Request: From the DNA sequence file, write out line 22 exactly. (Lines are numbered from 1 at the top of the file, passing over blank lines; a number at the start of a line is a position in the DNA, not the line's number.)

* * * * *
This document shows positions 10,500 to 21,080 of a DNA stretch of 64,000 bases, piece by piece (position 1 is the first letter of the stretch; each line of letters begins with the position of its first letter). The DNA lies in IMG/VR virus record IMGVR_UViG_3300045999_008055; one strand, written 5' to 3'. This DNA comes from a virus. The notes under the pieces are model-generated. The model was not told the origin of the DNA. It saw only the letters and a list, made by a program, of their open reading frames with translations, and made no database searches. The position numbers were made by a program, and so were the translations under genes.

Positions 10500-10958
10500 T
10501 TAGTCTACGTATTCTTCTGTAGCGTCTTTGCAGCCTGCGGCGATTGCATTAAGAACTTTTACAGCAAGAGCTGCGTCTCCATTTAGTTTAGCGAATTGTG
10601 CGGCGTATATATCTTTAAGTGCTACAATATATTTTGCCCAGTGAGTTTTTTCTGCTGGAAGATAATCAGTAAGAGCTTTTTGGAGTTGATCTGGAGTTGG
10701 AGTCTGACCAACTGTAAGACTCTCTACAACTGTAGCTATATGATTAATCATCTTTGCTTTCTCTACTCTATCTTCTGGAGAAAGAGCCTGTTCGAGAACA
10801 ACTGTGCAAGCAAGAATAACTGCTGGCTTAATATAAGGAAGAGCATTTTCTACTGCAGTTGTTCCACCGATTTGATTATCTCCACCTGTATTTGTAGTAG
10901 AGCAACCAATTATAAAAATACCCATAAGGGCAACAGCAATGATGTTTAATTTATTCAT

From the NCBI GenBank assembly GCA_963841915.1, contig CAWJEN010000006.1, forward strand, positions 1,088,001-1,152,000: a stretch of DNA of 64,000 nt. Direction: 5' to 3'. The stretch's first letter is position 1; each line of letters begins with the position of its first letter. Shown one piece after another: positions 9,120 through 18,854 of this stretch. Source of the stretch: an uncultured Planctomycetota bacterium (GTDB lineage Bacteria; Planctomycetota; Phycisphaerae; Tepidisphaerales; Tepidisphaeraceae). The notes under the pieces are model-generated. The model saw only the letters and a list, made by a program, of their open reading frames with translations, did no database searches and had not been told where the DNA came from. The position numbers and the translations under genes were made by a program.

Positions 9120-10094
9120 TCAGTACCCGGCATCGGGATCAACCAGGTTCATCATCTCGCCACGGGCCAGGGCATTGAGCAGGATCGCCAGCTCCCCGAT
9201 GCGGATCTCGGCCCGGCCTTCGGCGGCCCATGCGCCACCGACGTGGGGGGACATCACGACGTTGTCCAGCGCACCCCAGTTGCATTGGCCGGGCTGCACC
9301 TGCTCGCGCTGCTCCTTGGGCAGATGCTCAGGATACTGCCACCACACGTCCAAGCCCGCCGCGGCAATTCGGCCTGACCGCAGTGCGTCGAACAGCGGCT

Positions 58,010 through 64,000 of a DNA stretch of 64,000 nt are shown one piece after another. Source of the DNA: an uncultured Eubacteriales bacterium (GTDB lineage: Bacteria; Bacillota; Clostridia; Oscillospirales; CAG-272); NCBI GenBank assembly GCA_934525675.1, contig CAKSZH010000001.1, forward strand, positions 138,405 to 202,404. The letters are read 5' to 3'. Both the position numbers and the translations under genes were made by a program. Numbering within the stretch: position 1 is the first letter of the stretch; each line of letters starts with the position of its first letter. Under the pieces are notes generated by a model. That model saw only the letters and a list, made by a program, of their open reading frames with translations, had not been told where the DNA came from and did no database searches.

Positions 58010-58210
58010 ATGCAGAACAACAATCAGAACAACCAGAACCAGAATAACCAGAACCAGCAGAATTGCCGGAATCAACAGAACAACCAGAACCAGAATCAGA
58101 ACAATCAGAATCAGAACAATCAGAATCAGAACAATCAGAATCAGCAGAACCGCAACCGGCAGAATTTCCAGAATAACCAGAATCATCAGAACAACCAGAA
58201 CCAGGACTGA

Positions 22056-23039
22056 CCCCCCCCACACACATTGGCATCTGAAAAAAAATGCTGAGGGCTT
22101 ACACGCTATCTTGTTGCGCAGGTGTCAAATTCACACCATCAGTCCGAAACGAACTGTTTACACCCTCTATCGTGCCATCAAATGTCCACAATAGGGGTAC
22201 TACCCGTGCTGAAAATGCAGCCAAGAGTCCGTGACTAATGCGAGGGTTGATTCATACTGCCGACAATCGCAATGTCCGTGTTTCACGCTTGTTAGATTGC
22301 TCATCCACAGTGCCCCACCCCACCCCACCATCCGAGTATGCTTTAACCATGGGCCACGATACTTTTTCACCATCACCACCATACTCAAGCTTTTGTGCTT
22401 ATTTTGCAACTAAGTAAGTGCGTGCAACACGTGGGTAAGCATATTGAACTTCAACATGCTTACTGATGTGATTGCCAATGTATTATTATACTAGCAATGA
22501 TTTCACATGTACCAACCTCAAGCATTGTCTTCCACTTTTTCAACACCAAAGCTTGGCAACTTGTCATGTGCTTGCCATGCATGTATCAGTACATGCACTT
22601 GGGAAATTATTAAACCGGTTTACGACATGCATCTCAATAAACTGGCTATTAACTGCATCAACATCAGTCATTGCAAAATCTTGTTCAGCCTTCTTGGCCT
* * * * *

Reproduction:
22201 TACCCGTGCTGAAAATGCAGCCAAGAGTCCGTGACTAATGCGAGGGTTGATTCATACTGCCGACAATCGCAATGTCCGTGTTTCACGCTTGTTAGATTGC